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  1. Regarding Good Samaritan laws/lawsuits:

    I was trained in CPR and first aid multiple times over the years and was specifically taught that a non-medical-professional was protected by Good Samaritan laws with an unresponsive or willing victim in an emergency situation. Yesterday people said this was not true.

    Can anyone give me an example of a lawsuit recorded against anyone rendering first aid who did not fall into one of these categories.

    Police officer
    First Responder/EMT/Nurse/PA/MD
    Person in a public position who might be trained and expected to render aid. (Maybe flight attendant or ???)

    I am looking for Joe Carpenter/Janitor/Computer Programmer/non-medical military member/etc. who was sued for botching the rendering of aid at a car crash/heart attack scene/fall scene/etc. that they happen upon on the way home from work or something.

    First hand accounts or specific reputable online sources please. No brothers, cousins or friends. No vague article about the rise of lawsuits unless they include specific cases. I would like to read about solid evidence that a rank “civilian” (for lack of a better term) is putting themselves at legal risk rendering aid.

    I ask this because in the training I have received they specifically stated that there were none that the instructors were aware of and that this should not deter a person from rendering aid should they be willing. They also said it was a different story for medical personnel or others listed above who may be expected to render aid in their “day jobs”.

    Thing could have changed of course and I would like to know.

    1. JBH, I have been trained that Good Samaritan laws vary greatly by state. There have been recent lawsuits earlier this year in the California (UGH) supreme court that required a change in the good samaritan law. In the case, the good samaritan moved an injured person from a vehicle they were worried might catch fire and resulted in the victim becoming paralyzed. According to the original law, as determined by the court, moving the victim was not “medical care” and therefore not covered under the good samaritan law. Now, depending on the situation I might have done something similar. I was trained to establish scene safety prior to working on a patient. Apparently in Commie-fornia, this could open me up to lawsuit. Luckily, I don’t go there very often.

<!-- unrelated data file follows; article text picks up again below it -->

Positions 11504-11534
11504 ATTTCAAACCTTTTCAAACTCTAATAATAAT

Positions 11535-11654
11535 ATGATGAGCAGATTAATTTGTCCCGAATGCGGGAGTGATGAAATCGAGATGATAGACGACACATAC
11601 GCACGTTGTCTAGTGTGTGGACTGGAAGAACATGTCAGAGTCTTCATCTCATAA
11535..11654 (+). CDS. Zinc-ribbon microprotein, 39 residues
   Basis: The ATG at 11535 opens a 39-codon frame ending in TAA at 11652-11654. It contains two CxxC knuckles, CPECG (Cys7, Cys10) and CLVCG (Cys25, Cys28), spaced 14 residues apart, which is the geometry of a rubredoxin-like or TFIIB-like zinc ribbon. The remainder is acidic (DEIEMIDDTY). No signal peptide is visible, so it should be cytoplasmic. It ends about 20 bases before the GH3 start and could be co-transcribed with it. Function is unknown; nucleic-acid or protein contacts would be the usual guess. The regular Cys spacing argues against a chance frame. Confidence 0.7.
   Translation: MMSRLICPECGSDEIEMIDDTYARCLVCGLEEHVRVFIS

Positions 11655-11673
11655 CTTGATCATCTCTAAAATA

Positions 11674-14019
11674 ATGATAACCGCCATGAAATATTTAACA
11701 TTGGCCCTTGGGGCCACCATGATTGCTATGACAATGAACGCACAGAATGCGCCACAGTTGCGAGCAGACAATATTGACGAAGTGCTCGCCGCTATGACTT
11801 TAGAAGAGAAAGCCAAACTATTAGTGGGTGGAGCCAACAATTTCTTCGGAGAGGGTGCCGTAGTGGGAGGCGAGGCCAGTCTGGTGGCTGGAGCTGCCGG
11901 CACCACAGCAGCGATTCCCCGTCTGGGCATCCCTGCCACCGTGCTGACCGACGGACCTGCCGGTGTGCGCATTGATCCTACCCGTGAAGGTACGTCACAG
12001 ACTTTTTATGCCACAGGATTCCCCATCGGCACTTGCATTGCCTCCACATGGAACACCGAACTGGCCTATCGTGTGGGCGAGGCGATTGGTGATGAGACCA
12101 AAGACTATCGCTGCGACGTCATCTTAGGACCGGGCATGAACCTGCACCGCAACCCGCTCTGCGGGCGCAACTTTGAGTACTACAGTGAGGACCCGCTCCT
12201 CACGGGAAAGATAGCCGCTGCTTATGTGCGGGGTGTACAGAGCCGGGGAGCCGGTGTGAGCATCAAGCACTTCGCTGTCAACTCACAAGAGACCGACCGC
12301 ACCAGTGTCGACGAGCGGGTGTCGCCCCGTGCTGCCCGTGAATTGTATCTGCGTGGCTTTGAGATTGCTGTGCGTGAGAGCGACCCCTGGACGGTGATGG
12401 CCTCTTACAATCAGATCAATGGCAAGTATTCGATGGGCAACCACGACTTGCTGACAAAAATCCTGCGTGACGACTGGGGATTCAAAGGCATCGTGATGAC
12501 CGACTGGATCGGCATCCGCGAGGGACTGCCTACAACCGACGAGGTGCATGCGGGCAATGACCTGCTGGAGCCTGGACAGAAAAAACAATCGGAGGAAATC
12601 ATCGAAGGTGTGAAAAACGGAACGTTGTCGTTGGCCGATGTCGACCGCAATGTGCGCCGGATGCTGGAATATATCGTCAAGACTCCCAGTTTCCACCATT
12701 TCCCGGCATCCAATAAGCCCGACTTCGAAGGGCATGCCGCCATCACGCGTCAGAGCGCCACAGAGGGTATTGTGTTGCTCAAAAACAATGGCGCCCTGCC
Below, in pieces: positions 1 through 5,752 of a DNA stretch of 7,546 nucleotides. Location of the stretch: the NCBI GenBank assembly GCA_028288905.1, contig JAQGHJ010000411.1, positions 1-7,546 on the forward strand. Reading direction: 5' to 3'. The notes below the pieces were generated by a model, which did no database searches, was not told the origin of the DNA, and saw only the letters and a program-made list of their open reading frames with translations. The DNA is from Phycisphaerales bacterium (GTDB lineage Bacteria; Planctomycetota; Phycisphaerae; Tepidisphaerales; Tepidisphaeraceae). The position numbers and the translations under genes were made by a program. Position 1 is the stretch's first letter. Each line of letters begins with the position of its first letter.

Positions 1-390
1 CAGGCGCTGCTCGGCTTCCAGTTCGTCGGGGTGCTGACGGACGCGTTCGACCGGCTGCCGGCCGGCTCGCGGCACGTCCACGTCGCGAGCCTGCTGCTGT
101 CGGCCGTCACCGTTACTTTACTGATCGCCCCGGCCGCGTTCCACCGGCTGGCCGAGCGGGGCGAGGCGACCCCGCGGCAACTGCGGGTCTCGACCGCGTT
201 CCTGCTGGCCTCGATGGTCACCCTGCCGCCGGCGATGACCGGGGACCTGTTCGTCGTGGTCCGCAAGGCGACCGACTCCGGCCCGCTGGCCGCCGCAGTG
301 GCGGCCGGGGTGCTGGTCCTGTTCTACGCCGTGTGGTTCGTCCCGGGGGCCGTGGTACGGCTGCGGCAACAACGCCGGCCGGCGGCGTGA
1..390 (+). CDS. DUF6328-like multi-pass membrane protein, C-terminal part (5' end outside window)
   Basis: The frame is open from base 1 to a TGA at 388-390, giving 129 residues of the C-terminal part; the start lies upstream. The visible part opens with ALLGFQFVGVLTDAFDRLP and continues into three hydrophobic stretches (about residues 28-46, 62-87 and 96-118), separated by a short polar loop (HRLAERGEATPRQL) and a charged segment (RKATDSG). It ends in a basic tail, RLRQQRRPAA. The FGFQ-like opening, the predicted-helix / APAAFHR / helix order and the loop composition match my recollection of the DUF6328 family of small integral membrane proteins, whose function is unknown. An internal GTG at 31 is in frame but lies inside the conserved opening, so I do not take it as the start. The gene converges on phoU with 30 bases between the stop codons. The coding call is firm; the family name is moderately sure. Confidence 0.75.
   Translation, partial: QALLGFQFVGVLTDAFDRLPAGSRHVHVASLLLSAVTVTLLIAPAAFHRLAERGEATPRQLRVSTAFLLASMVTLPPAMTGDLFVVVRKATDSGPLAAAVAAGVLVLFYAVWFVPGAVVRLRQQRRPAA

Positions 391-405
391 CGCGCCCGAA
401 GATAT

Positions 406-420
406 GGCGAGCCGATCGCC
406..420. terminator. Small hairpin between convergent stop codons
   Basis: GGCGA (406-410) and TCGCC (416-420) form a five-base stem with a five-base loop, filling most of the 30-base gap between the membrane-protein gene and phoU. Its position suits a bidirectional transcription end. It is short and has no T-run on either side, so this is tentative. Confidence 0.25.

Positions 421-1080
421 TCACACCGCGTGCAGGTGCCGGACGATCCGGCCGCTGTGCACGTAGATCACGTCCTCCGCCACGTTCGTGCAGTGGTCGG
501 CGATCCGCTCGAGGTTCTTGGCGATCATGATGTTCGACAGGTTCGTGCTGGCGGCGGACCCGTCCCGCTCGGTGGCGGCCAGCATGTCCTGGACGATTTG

1. Interesting article.

        Several thoughts.

        1. Apparently I was trained incorrectly regarding Good Samaritan protection. It looks as if the law spoken of was probably in effect when I was taught that but then later modified to provide more but not universal protection.

        2. Apparently I was trained correctly about moving people. All of my training has always said to not move anyone unless they are in imminent danger and you absolutely have to. This woman apparently thought the victim was in imminent danger when she was not. Hard to judge if this was a reasonable call or not. Why did she think a car fire was imminent? Was her concern reasonable or not? What kind of training had she received? Was the victim conscious and protesting or approving the movement? Lots of unanswered questions that would tell you if this woman acted reasonably or stupidly. Should the law protect the stupid Good Samaritan? That is a hard call, because who determines who is stupid? But you don’t want people running around doing stupid things and harming people. But you don’t want to dissuade people from helping others. But…UGH!

        3. I notice it was a split decision with the judges. Hard to say why on that issue. They came down on the technicality that the movement was not an act of medical aid but was that the real reason? Were they really just supporting some ambulance chaser? Or did they think a wantonly stupid act harmed someone unnecessarily and it had to be addressed? Or did they really get wrapped around the axle on the technicality?